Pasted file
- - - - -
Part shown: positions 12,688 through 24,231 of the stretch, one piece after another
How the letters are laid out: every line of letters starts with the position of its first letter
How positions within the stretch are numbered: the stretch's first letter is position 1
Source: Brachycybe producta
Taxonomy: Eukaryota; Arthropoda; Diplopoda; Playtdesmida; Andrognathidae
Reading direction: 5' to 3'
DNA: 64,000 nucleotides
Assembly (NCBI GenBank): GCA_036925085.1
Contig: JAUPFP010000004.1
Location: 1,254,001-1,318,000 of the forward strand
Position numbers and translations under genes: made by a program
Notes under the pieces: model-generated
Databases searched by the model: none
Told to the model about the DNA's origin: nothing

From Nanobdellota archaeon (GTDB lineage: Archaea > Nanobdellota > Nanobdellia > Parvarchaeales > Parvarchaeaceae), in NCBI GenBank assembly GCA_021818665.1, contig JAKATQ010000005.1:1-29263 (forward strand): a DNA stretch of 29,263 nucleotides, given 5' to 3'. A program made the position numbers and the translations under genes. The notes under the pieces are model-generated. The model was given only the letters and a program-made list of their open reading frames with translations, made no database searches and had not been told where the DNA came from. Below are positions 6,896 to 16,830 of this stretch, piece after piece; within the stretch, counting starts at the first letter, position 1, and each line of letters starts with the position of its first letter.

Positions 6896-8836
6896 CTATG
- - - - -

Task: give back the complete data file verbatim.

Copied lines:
Part shown: positions 12,688 through 24,231 of the stretch, one piece after another
How the letters are laid out: every line of letters starts with the position of its first letter
How positions within the stretch are numbered: the stretch's first letter is position 1
Source: Brachycybe producta
Taxonomy: Eukaryota; Arthropoda; Diplopoda; Playtdesmida; Andrognathidae
Reading direction: 5' to 3'
DNA: 64,000 nucleotides
Assembly (NCBI GenBank): GCA_036925085.1
Contig: JAUPFP010000004.1
Location: 1,254,001-1,318,000 of the forward strand
Position numbers and translations under genes: made by a program
Notes under the pieces: model-generated
Databases searched by the model: none
Told to the model about the DNA's origin: nothing

From Nanobdellota archaeon (GTDB lineage: Archaea > Nanobdellota > Nanobdellia > Parvarchaeales > Parvarchaeaceae), in NCBI GenBank assembly GCA_021818665.1, contig JAKATQ010000005.1:1-29263 (forward strand): a DNA stretch of 29,263 nucleotides, given 5' to 3'. A program made the position numbers and the translations under genes. The notes under the pieces are model-generated. The model was given only the letters and a program-made list of their open reading frames with translations, made no database searches and had not been told where the DNA came from. Below are positions 6,896 to 16,830 of this stretch, piece after piece; within the stretch, counting starts at the first letter, position 1, and each line of letters starts with the position of its first letter.

Positions 6896-8836
6896 CTATG